I was trying not to look at my watch too much, but I did want to monitor my pace some. Thanks to the satellites, or maybe just my watch getting old, who knows, my pace seemed to fluctuate quite a bit. But in fact, in the end, I quickly established my pace and stuck with it throughout. Mile 2 was 8:30, and every single other mile to the end was 8:34.
One of my concerns during this slump has been that my legs just don't want to move fast. I sometimes feel like I am pushing quite hard and barely break a 10-minute pace! Today my legs were moving faster than they have (on any extended basis) since the Fairhaven 15K just over two months ago! I know that the race energy, plus having people to pace off of, helps me run faster. Still, this was going better than any of my recent races and organized runs.
Now, this wasn't easy, mind you. I felt like I was working pretty hard to accomplish a pace that I have maintained and beat in longer distances (15K, parts of half marathons). More even than the work for my legs, I was a little stunned at how hard my heart and lungs were working. Clearly, running long distances at a moderate pace does not call for as much cardio fitness as shorter, faster distances! Yet another reason to get back to speed work--to push that lactate threshold.
Because this was a Thanksgiving theme race, one of the gimmicks was the "turkey"--a very fast runner who started five-minutes late then began to overtake us. Anyone who "beat the turkey" would win a prize. The turkey passed me around the two-mile point. If that was about 17 minutes for me, then he covered the first two miles in twelve minutes. He was going to have a pretty fast time, as would anyone who beat him, even with the five-minute handicap.
After a few turns in the beginning of the race, there was a long, straight stretch until the turnaround at 3.5 miles. I had it in my head that after the four mile point I would really push it to the finish. I did--even though my splits for miles five and six were exactly the same as miles three and four! Clearly, it was requiring my extra effort just to maintain the pace.
In the last mile, it would have been so easy just to let up and jog it in. I kind of wanted to. But I thought of Rod waiting at the finish (to go out to breakfast), and told myself, "the faster you run, the sooner you will be done!" I also thought about a blog post I had just read that morning, by Mary at Fit This, Girl--about digging deep to push yourself hard. I dug deep.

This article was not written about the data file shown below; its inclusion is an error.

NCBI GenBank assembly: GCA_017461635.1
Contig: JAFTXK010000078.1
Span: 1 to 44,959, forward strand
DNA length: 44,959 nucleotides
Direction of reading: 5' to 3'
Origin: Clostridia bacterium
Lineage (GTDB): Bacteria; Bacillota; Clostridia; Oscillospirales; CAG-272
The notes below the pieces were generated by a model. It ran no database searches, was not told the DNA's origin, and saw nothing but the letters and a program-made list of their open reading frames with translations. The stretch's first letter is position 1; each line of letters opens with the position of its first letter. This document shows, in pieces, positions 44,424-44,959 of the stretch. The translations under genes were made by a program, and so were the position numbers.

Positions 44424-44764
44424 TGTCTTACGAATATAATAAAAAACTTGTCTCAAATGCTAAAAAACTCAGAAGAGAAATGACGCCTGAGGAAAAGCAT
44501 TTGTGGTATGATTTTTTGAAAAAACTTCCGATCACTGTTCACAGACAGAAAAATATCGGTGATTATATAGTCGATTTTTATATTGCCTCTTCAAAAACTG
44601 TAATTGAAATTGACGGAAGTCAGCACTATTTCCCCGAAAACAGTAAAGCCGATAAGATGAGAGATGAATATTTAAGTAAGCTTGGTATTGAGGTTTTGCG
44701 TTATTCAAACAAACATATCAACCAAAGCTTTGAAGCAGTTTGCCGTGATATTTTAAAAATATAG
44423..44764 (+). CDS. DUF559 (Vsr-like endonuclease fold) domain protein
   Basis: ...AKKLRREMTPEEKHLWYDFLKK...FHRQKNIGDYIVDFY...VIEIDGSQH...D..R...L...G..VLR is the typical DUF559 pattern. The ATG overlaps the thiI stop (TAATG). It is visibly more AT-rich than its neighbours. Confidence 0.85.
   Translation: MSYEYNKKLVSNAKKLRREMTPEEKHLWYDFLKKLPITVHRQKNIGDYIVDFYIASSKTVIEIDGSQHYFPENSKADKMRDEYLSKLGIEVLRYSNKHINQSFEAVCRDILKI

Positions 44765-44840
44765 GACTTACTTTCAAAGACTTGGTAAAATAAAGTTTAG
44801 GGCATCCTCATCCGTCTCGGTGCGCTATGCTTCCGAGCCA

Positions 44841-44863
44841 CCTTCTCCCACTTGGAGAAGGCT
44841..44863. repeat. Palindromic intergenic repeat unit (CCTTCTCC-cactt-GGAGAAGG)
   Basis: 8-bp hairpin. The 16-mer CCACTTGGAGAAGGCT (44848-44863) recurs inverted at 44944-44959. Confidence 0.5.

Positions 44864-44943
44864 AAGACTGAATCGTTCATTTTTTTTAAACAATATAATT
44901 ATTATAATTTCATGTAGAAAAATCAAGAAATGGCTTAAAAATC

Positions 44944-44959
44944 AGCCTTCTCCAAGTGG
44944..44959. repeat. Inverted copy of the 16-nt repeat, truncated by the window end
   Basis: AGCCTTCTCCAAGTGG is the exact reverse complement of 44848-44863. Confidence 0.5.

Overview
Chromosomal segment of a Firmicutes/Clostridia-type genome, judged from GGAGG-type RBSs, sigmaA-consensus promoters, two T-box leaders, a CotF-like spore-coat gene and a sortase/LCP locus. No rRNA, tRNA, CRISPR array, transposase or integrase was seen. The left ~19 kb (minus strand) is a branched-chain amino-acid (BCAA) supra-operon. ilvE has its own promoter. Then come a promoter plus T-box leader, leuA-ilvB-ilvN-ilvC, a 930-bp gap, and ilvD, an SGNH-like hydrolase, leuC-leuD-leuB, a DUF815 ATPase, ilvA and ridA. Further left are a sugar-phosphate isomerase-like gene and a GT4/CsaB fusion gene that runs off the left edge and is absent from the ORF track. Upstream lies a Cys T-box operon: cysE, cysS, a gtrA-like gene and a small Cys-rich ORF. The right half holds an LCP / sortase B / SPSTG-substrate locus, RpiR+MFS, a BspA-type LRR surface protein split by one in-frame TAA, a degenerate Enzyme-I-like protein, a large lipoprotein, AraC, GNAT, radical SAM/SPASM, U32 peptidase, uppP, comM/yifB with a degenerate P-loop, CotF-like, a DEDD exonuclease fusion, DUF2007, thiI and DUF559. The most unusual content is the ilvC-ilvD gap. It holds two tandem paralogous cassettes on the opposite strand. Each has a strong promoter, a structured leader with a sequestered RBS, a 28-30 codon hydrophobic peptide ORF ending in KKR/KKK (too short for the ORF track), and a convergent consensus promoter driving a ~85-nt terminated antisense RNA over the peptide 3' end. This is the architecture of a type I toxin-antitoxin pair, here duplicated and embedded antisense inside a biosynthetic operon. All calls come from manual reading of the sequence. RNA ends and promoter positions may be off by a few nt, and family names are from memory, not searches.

There was also a little competition to spur me on. I had been passed by many people at the beginning, and a few along the way, but I also passed some people myself. Well, at least two that I can recall. One was a female in a white running jacket. I pulled ahead of her in the first three miles somewhere, although she stayed close behind me (I learned later). At the turnaround I was just behind another young woman (I think wearing a black jacket and capris). I used her as my pacer, staying just behind her until I drew closer and passed her in the last couple miles. I really expected her to sprint ahead of me at the finish, but I don't think she did.
I was passed, in the last half mile, by two men who went by at enough speed that they clearly were not trying in the first 5.5 miles. After the six-mile sign, I geared up to sprint to the finish (at, it turns out, a 7:53 pace for the last .26 mile). The woman in white from earlier in the race came in just behind me, or perhaps beside me, and high-fived me, saying I was her pacer throughout. That was cool.
My time? Just over 53 minutes. My watch says 53:07. My chip time may be a second or two faster (still waiting on results). I'm a little disappointed that I didn't make it under 53 minutes (what would it have taken?), but it's so much better than my fears that I am quite elated.
We didn't stick around to check age group awards (if I didn't win one last year with 49:20, not gonna get it this time) or for the pumpkin pie and turkey raffles. Instead we headed directly to the Calico Cupboard for a late breakfast. I ordered a Vegetarian Scramble, which was great because it was full of vegetables, just like I would make it myself. I guess if I was making a better effort at losing weight I would have foregone the melted cheddar on top. It would have been good without it, but it was really good with! Next time, though, I might ask for the toast unbuttered. That would make me just as happy. I didn't really think about the toast being buttered.
All in all, a very good race experience!